I was under the impression that accessing a union member other than the last one set is UB, but I can't seem to find a solid reference (other than answers claiming it's UB but without any support from the standard).

So, is it undefined behavior?

  • 3
    C99 (and I believe C++11 as well) explicitly allow type-punning with unions. So I think it falls under "implementation defined" behavior.
    – Mysticial
    Jul 7, 2012 at 7:40
  • 1
    I have used it on several occasions to convert from individual int to char. So, I definitely know it is not undefined. I used it on the Sun CC compiler. So, it might still be compiler dependent.
    – go4sri
    Jul 7, 2012 at 7:55
  • 51
    @go4sri: Clearly, you don't know what it means for behavior to be undefined. The fact that it appeared to work for you in some instance does not contradict its undefinededness. Jul 7, 2012 at 7:58
  • 4
    Related: Purpose of Unions in C and C++
    – legends2k
    Oct 11, 2013 at 5:11
  • 5
    @Mysticial, the blog post you link to is very specifically regarding C99; this question is tagged only for C++.
    – davmac
    Dec 2, 2013 at 16:16

5 Answers 5


The confusion is that C explicitly permits type-punning through a union, whereas C++ () has no such permission. Structure and union members

95) If the member used to read the contents of a union object is not the same as the member last used to store a value in the object, the appropriate part of the object representation of the value is reinterpreted as an object representation in the new type as described in 6.2.6 (a process sometimes called ‘‘type punning’’). This might be a trap representation.

The situation with C++:

9.5 Unions [class.union]

In a union, at most one of the non-static data members can be active at any time, that is, the value of at most one of the non-static data members can be stored in a union at any time.

C++ later has language permitting the use of unions containing structs with common initial sequences; this doesn't however permit type-punning.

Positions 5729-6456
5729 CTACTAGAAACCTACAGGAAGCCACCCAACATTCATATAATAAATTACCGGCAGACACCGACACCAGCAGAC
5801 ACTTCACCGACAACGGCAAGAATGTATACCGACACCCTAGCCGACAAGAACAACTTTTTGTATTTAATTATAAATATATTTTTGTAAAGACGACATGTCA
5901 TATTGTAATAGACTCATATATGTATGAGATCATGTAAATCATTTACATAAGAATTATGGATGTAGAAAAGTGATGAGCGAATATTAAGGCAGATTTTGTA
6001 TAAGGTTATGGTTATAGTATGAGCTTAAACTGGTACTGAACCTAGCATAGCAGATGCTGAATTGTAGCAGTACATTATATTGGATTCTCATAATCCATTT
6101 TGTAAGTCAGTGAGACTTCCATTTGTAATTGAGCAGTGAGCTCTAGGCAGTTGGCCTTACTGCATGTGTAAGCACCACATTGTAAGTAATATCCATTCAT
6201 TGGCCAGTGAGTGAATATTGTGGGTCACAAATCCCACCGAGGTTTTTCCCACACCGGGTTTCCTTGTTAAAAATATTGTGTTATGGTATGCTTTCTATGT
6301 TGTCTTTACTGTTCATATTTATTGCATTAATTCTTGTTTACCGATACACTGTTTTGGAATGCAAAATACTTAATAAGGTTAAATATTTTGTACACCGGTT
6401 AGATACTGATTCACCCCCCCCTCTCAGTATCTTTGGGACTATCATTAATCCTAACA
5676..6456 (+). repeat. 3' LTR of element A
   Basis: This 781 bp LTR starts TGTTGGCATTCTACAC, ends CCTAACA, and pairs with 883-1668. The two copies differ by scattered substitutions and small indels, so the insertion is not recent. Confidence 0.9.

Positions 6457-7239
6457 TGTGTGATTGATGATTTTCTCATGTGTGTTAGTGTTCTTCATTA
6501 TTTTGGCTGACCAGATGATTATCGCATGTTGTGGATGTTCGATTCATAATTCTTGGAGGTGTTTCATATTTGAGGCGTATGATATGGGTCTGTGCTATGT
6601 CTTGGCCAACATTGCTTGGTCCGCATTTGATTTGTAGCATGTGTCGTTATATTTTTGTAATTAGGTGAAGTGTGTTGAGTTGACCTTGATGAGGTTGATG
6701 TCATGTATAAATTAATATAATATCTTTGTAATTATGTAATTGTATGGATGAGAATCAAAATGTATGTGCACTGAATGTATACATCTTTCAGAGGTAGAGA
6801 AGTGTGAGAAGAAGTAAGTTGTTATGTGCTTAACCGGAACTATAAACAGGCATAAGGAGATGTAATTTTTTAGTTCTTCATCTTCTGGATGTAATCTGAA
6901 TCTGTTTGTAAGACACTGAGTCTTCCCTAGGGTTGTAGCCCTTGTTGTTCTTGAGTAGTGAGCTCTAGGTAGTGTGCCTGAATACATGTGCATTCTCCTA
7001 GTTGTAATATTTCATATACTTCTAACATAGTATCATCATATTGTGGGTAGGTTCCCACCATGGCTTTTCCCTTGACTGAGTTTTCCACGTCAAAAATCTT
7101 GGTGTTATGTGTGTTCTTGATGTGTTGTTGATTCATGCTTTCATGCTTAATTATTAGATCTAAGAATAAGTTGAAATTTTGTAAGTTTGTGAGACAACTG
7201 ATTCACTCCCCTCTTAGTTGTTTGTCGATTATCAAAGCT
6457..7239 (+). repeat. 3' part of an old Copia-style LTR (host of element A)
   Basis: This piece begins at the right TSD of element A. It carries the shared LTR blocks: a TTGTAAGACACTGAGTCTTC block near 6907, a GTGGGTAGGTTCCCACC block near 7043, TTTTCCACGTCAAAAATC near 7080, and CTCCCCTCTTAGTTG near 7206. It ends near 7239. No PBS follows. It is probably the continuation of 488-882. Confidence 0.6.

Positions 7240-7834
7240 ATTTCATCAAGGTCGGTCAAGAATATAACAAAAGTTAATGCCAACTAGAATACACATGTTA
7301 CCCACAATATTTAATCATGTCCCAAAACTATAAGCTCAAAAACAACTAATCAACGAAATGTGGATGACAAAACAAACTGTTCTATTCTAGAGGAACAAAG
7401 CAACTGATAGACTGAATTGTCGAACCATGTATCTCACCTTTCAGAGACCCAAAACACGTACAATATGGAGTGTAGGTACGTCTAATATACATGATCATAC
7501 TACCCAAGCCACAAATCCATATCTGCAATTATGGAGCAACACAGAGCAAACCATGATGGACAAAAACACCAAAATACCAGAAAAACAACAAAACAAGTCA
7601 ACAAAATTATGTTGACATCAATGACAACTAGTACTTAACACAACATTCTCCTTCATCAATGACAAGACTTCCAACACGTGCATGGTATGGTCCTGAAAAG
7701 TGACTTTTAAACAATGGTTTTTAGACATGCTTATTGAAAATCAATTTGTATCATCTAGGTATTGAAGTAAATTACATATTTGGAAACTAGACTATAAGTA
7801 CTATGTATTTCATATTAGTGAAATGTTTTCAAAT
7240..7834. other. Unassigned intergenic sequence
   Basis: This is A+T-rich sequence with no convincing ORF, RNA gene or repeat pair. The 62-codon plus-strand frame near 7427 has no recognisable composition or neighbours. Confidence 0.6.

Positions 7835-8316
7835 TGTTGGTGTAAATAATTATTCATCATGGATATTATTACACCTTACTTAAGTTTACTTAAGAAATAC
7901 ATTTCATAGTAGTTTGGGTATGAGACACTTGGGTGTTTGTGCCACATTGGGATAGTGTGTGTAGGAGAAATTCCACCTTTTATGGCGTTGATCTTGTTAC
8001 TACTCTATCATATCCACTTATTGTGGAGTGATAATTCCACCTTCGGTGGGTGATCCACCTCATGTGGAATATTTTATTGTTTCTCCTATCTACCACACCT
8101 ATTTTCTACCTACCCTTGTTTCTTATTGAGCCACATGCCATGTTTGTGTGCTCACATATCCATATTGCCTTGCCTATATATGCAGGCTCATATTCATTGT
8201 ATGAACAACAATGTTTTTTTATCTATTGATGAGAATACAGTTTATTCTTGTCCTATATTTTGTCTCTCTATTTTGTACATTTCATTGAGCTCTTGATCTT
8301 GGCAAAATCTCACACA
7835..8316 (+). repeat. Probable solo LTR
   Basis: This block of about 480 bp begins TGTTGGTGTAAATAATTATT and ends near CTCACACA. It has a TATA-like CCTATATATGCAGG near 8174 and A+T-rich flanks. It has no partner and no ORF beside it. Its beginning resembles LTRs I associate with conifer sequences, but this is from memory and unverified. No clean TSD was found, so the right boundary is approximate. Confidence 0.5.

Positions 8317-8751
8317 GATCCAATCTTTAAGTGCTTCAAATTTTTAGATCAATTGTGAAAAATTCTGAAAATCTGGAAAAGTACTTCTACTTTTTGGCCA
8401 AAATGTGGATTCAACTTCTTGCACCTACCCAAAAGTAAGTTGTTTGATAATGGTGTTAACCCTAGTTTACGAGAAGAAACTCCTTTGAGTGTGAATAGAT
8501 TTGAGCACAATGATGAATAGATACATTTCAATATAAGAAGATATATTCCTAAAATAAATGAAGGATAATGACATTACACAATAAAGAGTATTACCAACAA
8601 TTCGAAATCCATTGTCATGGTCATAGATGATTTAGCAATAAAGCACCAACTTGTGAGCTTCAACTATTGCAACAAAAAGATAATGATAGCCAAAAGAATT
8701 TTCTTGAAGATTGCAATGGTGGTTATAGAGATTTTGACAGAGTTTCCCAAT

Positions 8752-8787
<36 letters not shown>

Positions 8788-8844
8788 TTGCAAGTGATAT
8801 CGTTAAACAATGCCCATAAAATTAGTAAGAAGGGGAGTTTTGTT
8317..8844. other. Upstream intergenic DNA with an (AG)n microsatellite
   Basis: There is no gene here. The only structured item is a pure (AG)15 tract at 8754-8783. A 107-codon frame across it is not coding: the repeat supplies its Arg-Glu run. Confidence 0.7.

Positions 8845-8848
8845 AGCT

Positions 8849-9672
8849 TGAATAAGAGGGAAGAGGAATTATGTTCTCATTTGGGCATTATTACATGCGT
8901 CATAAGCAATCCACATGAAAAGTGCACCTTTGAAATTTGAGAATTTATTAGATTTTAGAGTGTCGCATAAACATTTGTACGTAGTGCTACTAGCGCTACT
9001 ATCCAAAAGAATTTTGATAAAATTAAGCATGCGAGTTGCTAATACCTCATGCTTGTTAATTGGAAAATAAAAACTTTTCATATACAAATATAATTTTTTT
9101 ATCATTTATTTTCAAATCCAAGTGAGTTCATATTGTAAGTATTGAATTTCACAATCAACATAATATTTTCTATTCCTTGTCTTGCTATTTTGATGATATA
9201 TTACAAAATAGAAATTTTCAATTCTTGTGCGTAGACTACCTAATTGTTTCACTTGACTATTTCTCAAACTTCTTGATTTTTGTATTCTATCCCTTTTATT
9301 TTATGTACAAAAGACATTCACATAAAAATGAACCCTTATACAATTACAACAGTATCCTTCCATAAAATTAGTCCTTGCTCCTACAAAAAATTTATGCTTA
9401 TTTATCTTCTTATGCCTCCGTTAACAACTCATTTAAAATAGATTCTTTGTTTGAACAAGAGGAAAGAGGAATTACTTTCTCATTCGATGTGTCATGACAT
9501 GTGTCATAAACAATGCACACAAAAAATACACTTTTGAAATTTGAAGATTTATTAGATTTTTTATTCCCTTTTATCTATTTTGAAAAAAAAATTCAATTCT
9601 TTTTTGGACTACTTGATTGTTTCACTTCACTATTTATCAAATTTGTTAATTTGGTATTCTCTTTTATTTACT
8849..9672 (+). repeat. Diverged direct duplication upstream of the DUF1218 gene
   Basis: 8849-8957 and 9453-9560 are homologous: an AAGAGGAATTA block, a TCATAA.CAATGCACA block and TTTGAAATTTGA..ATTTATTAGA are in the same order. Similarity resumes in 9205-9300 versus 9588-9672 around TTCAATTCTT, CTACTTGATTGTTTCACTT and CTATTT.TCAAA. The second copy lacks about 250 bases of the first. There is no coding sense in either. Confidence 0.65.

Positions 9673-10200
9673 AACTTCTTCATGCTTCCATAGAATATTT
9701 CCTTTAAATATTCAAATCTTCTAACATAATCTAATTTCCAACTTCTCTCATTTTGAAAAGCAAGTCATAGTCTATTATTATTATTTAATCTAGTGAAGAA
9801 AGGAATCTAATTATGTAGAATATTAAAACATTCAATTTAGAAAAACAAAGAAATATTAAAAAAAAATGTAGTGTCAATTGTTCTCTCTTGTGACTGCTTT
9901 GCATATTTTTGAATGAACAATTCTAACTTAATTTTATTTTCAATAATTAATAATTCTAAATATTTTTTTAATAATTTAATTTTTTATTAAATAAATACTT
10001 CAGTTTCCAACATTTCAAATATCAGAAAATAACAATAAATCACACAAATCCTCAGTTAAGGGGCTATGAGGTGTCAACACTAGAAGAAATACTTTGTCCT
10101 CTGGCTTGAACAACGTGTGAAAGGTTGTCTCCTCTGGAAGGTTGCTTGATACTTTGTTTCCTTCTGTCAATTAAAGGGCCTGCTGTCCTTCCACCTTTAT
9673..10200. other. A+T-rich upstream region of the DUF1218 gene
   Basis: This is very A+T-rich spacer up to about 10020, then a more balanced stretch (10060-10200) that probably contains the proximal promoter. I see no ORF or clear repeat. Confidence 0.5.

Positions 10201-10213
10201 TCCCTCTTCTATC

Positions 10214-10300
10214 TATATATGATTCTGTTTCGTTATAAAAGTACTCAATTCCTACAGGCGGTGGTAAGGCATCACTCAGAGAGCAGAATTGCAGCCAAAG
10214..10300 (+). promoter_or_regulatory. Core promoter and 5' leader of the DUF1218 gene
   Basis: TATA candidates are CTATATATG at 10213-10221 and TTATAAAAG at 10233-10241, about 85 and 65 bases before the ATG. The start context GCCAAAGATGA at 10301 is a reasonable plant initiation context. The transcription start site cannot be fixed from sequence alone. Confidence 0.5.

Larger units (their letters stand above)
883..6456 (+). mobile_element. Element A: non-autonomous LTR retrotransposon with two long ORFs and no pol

To determine whether union type-punning is allowed in C++, we have to search further. Recall that is a normative reference for C++11 (and C99 has similar language to C11 permitting union type-punning):

3.9 Types [basic.types]

4 - The object representation of an object of type T is the sequence of N unsigned char objects taken up by the object of type T, where N equals sizeof(T). The value representation of an object is the set of bits that hold the value of type T. For trivially copyable types, the value representation is a set of bits in the object representation that determines a value, which is one discrete element of an implementation-defined set of values. 42
42) The intent is that the memory model of C++ is compatible with that of ISO/IEC 9899 Programming Language C.

It gets particularly interesting when we read

3.8 Object lifetime [basic.life]

The lifetime of an object of type T begins when: — storage with the proper alignment and size for type T is obtained, and — if the object has non-trivial initialization, its initialization is complete.

So for a primitive type (which ipso facto has trivial initialization) contained in a union, the lifetime of the object encompasses at least the lifetime of the union itself. This allows us to invoke

3.9.2 Compound types [basic.compound]

If an object of type T is located at an address A, a pointer of type cv T* whose value is the address A is said to point to that object, regardless of how the value was obtained.

Assuming that the operation we are interested in is type-punning i.e. taking the value of a non-active union member, and given per the above that we have a valid reference to the object referred to by that member, that operation is lvalue-to-rvalue conversion:

4.1 Lvalue-to-rvalue conversion [conv.lval]

A glvalue of a non-function, non-array type T can be converted to a prvalue. If T is an incomplete type, a program that necessitates this conversion is ill-formed. If the object to which the glvalue refers is not an object of type T and is not an object of a type derived from T, or if the object is uninitialized, a program that necessitates this conversion has undefined behavior.

The question then is whether an object that is a non-active union member is initialized by storage to the active union member. As far as I can tell, this is not the case and so although if:

  • a union is copied into char array storage and back (3.9:2), or
  • a union is bytewise copied to another union of the same type (3.9:3), or
  • a union is accessed across language boundaries by a program element conforming to ISO/IEC 9899 (so far as that is defined) (3.9:4 note 42), then

the access to a union by a non-active member is defined and is defined to follow the object and value representation, access without one of the above interpositions is undefined behaviour. This has implications for the optimisations allowed to be performed on such a program, as the implementation may of course assume that undefined behaviour does not occur.